I’ve become a big fan of FriendFeed lately. On that service I keep seeing the same exclamation come up again, and again, and again. People anxious over the unread count in their feed readers. Reading feeds becomes work, a chore, managing subscriptions and requiring active thought and scrubbing in the handling of news sources.
I think this is a highly limited and foolish way to approach things.
We are in a new world of news, syndication, and feeds. The feed reader was only one model of how one can consume these kinds of resources. Feed readers were built to approximate email clients since that was a known paradigm. This worked early on, but is now a fundamentally flawed way to read any reasonable quantity of news.
We’re stuck with some old ideas about read/unread that are very hard to shake.
Originally the read/unread count helped alert you that there was new content available for reading. in the new world there is always something new for you to read, accept it. You should decide when you want to read news, not have the reader tell you when you must read the news.
Originally read/unread was modeled on email, every item demanded action. New world, you do not have enough energy/time to engage with every item, get over it. This isn’t true for everyone, but I would argue for the vast majority of people it is. If you accept that you will not see every item, it frees you to consume a larger quantity of sources. It is in this variety of sources that often times more interesting relationships surface (different takes on the same underlying story for example).
Originally, blogs were single voices in the wilderness, miss one post and you may never hear the important ideas. In the new world there are a lot more bloggers and news concentrators every important idea is echoed, discussed, rehashed, and reblogged the chances of you missing a big idea, are frankly slim to none.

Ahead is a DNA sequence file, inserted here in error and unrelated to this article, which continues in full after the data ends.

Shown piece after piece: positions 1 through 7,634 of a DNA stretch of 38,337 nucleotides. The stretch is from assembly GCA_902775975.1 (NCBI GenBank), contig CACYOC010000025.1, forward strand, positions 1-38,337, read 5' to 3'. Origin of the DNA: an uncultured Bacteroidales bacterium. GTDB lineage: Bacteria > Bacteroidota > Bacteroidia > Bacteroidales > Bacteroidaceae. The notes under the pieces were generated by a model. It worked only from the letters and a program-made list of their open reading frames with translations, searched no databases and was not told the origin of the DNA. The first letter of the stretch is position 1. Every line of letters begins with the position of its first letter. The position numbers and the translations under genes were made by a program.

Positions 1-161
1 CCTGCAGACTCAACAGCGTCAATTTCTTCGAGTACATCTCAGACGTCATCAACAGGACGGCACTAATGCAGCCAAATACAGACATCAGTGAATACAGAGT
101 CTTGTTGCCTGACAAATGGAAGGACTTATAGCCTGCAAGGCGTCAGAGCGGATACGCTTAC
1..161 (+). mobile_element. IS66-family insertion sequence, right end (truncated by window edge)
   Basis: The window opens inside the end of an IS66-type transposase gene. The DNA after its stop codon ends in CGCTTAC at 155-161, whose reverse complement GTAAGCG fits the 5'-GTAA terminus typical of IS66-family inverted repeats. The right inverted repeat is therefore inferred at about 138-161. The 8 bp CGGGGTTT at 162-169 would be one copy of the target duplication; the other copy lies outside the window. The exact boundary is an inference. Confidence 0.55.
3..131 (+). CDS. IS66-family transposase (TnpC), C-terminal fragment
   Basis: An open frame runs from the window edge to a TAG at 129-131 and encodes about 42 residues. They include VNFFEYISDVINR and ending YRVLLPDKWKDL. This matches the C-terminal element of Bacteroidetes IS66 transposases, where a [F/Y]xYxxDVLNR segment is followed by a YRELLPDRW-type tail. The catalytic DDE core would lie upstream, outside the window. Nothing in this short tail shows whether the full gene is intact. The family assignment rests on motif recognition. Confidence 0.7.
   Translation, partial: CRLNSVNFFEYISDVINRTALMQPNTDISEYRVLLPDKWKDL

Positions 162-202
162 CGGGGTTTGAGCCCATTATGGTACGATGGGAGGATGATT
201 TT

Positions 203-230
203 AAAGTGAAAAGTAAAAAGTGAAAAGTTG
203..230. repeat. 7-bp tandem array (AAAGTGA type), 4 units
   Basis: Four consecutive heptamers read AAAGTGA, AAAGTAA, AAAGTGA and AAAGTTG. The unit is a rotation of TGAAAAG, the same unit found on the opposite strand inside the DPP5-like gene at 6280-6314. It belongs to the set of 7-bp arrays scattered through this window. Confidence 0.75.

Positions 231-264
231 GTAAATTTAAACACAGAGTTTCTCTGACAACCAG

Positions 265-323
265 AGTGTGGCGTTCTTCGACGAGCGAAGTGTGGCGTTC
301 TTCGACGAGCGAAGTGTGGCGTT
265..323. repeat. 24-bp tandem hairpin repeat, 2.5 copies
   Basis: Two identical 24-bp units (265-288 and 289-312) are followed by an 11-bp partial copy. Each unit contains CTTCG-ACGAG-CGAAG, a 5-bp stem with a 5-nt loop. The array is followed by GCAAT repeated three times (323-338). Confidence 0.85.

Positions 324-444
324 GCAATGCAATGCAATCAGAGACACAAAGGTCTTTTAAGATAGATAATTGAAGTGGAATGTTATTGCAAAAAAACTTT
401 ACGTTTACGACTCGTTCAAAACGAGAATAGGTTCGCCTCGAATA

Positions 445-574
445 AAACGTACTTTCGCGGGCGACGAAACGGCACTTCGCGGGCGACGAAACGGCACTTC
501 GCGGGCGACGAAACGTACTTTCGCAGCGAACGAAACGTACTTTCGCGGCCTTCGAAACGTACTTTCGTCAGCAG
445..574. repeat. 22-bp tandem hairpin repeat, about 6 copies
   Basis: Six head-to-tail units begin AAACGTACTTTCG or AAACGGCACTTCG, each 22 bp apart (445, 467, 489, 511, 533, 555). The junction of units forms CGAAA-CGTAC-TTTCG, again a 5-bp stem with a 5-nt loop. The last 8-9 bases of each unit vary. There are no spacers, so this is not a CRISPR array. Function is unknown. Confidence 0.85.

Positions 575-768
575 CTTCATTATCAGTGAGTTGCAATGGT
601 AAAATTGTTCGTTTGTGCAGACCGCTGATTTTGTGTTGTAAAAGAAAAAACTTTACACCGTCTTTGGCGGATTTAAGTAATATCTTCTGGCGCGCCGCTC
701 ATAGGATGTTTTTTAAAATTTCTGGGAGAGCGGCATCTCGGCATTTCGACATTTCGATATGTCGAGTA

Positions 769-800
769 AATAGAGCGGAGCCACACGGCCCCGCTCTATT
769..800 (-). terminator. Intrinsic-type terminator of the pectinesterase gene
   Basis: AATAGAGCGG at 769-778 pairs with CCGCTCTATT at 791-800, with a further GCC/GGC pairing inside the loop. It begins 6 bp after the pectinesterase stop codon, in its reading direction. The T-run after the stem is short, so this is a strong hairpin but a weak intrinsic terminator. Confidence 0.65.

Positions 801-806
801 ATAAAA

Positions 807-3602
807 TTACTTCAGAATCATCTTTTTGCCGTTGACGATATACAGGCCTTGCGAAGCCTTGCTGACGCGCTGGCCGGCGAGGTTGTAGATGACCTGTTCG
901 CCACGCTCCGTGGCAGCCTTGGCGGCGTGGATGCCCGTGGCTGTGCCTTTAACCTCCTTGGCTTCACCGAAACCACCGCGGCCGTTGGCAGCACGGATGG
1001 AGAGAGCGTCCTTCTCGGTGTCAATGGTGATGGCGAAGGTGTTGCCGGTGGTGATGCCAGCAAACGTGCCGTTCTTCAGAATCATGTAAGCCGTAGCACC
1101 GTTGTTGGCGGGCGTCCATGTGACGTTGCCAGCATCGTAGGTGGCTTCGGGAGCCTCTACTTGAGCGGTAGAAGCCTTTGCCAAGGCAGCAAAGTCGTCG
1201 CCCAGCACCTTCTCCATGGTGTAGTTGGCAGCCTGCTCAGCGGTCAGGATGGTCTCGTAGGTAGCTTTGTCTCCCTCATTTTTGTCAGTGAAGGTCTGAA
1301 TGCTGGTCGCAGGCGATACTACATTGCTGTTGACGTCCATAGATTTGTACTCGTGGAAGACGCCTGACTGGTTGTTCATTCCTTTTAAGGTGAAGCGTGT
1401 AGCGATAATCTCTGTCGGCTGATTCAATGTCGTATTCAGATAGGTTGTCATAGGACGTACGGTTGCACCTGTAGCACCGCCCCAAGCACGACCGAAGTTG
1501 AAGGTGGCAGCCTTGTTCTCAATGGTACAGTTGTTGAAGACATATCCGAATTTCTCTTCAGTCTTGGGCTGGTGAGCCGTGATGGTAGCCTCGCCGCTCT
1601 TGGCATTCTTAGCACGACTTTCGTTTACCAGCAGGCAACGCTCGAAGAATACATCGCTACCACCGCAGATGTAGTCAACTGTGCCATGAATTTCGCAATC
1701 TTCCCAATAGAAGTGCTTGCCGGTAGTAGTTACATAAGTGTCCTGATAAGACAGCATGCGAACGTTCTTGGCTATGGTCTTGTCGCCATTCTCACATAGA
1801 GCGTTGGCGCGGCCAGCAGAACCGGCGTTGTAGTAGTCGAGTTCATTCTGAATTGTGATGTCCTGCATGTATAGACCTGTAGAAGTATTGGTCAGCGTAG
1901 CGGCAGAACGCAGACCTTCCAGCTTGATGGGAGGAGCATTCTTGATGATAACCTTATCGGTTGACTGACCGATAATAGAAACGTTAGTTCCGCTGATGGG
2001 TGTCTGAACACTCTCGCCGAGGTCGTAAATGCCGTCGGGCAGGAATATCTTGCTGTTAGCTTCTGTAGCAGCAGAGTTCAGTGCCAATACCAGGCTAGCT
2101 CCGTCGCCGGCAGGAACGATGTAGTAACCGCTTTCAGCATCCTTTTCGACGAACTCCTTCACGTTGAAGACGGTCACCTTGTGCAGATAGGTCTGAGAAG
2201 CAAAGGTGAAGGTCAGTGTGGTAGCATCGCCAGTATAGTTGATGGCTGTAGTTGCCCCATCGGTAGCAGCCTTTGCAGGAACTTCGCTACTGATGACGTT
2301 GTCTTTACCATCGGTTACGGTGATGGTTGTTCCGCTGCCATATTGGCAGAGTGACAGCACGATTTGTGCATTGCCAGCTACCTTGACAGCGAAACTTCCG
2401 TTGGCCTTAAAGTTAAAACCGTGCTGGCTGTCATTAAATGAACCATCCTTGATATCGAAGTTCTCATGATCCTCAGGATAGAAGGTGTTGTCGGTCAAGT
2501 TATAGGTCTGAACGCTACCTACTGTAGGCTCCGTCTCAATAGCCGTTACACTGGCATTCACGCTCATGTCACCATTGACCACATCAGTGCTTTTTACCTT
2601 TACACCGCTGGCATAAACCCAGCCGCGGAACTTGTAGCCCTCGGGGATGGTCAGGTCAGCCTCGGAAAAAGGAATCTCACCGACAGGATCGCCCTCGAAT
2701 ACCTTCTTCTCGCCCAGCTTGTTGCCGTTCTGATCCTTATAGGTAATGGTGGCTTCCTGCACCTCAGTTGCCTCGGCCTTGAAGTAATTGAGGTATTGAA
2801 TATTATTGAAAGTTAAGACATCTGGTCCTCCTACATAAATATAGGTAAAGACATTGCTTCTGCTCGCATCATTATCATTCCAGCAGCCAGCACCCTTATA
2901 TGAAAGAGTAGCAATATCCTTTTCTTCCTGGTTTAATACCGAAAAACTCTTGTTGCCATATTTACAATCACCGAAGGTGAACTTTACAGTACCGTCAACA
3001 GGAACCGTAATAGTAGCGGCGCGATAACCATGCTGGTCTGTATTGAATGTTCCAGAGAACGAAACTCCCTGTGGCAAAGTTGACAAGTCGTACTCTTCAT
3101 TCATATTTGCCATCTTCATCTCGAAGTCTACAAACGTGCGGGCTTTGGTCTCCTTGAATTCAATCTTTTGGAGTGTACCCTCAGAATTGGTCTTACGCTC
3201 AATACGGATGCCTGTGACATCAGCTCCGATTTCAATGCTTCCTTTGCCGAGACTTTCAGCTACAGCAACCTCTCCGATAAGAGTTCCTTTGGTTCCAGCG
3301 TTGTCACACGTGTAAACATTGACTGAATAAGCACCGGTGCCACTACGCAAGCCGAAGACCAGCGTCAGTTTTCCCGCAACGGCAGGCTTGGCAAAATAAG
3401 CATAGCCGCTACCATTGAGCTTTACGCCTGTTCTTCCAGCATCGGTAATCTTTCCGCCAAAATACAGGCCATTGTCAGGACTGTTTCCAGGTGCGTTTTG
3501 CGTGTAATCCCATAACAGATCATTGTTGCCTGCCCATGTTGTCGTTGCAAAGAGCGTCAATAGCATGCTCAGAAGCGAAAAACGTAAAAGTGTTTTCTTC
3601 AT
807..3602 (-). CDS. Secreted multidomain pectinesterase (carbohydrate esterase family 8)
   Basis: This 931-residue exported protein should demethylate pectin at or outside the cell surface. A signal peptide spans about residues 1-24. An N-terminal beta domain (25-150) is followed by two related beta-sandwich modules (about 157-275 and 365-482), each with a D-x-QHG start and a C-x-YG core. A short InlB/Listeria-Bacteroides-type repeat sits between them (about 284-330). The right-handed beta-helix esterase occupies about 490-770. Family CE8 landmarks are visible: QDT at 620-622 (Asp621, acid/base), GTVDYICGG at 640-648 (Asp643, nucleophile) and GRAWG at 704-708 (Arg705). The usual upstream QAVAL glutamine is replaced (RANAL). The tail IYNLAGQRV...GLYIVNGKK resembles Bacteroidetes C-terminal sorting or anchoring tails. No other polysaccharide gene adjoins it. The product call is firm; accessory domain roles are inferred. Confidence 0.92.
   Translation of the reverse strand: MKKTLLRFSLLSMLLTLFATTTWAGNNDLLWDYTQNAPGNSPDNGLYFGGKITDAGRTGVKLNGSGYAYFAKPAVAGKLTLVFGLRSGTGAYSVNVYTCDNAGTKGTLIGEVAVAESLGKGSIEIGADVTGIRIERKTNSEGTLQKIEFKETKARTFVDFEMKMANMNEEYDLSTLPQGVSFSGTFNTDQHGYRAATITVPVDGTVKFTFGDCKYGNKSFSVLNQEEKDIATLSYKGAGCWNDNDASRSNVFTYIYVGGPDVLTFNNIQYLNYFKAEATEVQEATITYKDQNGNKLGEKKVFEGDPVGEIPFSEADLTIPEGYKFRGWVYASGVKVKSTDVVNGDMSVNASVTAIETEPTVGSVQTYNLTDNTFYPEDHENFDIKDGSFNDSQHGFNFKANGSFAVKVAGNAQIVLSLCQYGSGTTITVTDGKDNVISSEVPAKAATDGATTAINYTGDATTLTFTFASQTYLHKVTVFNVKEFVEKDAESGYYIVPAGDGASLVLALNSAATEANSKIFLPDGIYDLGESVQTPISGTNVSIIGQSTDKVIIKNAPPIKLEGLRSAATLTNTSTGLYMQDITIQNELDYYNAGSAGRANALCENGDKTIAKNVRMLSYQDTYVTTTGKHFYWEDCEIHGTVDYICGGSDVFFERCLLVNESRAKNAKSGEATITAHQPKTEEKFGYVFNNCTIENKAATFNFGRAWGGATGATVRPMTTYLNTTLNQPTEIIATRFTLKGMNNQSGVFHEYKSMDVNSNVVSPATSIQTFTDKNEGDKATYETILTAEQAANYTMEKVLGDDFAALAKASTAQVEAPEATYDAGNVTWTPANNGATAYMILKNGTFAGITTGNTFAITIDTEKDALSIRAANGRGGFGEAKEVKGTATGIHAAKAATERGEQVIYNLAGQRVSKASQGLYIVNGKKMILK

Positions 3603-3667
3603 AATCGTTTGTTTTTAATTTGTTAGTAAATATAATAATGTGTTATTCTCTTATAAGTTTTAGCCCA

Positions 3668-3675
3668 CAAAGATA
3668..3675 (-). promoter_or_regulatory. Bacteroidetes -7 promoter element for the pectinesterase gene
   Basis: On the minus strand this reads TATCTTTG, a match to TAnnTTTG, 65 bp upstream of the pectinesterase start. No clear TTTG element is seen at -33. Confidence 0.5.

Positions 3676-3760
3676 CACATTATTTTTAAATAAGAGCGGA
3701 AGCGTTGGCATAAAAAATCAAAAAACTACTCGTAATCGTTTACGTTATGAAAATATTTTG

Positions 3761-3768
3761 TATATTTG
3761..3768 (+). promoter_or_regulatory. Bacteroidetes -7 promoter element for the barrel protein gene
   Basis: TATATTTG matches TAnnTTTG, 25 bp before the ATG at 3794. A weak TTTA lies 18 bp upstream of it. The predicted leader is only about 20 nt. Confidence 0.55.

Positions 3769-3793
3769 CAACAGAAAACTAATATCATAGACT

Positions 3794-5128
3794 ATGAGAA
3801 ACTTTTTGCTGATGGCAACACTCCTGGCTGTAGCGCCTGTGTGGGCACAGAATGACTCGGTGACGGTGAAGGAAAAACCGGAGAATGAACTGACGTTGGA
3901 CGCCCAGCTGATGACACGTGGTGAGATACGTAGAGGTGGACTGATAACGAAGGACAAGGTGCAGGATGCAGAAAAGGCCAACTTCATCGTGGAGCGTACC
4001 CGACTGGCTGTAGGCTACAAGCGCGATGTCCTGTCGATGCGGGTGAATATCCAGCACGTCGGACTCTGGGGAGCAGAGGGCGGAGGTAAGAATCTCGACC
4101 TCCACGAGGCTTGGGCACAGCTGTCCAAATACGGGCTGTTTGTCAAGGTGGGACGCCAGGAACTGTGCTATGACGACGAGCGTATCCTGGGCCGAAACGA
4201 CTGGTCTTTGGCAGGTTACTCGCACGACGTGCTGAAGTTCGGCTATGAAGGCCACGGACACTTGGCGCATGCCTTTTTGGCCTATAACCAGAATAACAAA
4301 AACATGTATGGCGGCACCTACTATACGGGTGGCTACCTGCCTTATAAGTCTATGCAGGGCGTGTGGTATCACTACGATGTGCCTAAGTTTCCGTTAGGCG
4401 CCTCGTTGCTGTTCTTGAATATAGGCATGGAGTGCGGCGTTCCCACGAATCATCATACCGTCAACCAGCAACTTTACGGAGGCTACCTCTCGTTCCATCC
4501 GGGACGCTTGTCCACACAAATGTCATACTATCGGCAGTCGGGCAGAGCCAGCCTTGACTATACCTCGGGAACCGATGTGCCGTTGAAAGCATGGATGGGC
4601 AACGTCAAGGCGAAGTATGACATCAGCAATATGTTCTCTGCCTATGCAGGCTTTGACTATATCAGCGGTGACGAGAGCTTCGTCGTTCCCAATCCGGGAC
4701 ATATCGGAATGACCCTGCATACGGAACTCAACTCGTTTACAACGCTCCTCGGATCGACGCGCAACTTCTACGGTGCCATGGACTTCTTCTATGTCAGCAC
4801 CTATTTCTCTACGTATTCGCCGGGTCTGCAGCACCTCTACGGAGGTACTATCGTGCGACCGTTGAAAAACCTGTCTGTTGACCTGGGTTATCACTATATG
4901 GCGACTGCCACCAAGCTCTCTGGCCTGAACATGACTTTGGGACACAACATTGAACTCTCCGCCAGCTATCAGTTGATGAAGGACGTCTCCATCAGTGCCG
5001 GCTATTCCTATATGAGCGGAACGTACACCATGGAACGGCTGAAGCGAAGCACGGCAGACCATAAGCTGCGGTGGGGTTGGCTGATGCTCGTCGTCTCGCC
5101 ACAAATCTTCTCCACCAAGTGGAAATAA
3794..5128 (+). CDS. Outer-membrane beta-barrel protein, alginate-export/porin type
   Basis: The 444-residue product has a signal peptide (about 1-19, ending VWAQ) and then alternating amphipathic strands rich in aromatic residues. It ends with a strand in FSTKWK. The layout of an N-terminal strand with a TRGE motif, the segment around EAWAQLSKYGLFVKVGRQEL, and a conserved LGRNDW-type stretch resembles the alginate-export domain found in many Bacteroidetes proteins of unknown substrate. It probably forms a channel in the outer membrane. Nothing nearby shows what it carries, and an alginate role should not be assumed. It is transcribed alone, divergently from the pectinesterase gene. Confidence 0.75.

The solution? I think we’re still evolving our consumption models of news. The most effective current implementations are forms of the “River of News” idea first popularized by Dave Winer. There are several feed magazine / feed skimming sites that are, in one way or another, rivers of news.
This feels a bit like a personal crusade for me. I’m no stranger to feeds. We started Grazr to address *exactly* this problem over three years ago.
Much of our technology is based on feeds. Feeds are becoming an ever-increasing conduit of news and data but we think the subscription model or ‘unread inbox’ way of reading feeds is broken. It is our belief that people will increasingly want to experience information, not be slaves to it. This is where the name “grazr” comes from, grazing information, not drowning in it.
We failed to get much traction with our ideas back then, but I think the time is starting to become right for real feed consumers to look at not just their read/unread count, but *how* they engage with the news.
Grazr still has some problems (some pointed out with gusto by Robert Scoble some months back). Unfortunately with the current climate, and limited resources, we’ve shifted our development attention. Grazr is still there, but we’ve moved on to some other products, using our feed database, feed processing technology, and search technology.
In it’s current form, though, Grazr will allow you to upload your sub list (from say Google Reader) and create a single river of news from it. Again hat tip to Dave, but it really is a better way to consume the majority of content.
There are two really strong uses of the Grazr Reader IMHO. The first is to launch Grazr in the firefox sidebar and use it as a way to rapidly scan the latest headlines. Pop open, scan down, close… done. The second is that we have a slightly optimized version for the iphone. As a quick scan of the latest news with no read/unread guilt, I really haven’t found anything better. I bookmark a couple of topics on one of my home screens.
Even if you don’t use Grazr, consider using other tools for the consumption of news (especially in a river of news format). You might be surprised how much more news you’ll see, and how much more guilt free the whole process will be.
We’re in a new world.